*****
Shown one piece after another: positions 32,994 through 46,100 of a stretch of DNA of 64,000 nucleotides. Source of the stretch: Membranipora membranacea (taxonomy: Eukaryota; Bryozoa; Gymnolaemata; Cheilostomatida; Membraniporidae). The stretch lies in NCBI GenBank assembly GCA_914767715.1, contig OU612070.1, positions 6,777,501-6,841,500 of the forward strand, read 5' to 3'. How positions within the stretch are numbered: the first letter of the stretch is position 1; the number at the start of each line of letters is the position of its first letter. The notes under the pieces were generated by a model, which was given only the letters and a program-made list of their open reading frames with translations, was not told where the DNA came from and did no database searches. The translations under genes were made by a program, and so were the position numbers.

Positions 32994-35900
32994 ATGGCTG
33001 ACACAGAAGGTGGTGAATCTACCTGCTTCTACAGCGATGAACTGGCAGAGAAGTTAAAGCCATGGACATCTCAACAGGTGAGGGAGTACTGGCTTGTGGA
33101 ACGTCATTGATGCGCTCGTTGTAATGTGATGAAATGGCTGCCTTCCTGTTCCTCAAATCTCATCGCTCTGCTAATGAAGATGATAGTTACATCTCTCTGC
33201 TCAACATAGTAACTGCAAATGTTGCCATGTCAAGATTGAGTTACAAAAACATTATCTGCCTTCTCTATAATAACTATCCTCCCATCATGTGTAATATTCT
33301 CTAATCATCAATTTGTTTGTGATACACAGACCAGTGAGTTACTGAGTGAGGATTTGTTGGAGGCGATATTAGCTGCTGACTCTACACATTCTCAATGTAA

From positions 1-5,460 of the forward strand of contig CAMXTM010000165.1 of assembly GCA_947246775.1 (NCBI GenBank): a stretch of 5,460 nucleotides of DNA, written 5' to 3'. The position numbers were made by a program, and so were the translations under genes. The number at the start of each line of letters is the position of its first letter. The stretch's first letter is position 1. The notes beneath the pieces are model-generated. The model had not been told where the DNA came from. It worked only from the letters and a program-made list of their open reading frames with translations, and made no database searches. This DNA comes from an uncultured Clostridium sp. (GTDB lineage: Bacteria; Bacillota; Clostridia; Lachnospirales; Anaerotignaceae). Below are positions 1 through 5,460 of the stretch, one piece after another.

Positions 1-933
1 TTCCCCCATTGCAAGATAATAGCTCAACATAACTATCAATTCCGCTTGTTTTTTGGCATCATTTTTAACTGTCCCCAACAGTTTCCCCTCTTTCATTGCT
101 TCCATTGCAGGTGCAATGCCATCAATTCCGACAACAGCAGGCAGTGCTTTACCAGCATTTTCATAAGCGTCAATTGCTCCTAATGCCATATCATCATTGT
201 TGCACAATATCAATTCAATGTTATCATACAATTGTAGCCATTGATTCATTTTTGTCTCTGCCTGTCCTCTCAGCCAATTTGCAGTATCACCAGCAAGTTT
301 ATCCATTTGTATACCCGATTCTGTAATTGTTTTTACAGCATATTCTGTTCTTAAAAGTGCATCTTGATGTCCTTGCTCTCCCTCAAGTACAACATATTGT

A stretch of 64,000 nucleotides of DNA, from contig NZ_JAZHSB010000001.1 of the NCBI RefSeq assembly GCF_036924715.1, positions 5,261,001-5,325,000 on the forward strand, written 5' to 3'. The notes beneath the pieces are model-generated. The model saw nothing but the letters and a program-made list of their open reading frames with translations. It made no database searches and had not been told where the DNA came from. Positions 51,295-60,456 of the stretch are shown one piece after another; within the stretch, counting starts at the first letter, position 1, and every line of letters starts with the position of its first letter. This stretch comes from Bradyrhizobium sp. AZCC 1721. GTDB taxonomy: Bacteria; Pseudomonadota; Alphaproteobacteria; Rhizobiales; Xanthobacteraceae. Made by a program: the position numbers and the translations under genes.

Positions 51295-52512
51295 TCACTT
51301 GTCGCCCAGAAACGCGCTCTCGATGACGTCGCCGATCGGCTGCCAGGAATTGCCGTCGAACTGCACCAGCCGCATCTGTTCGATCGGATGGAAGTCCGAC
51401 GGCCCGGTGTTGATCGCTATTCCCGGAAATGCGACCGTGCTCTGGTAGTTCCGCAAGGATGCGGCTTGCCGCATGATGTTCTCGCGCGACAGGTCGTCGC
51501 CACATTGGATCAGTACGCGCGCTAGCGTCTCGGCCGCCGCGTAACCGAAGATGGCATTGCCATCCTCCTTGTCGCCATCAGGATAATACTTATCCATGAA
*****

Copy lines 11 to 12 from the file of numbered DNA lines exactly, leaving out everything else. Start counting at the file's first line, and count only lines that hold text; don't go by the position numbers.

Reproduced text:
101 TCCATTGCAGGTGCAATGCCATCAATTCCGACAACAGCAGGCAGTGCTTTACCAGCATTTTCATAAGCGTCAATTGCTCCTAATGCCATATCATCATTGT
201 TGCACAATATCAATTCAATGTTATCATACAATTGTAGCCATTGATTCATTTTTGTCTCTGCCTGTCCTCTCAGCCAATTTGCAGTATCACCAGCAAGTTT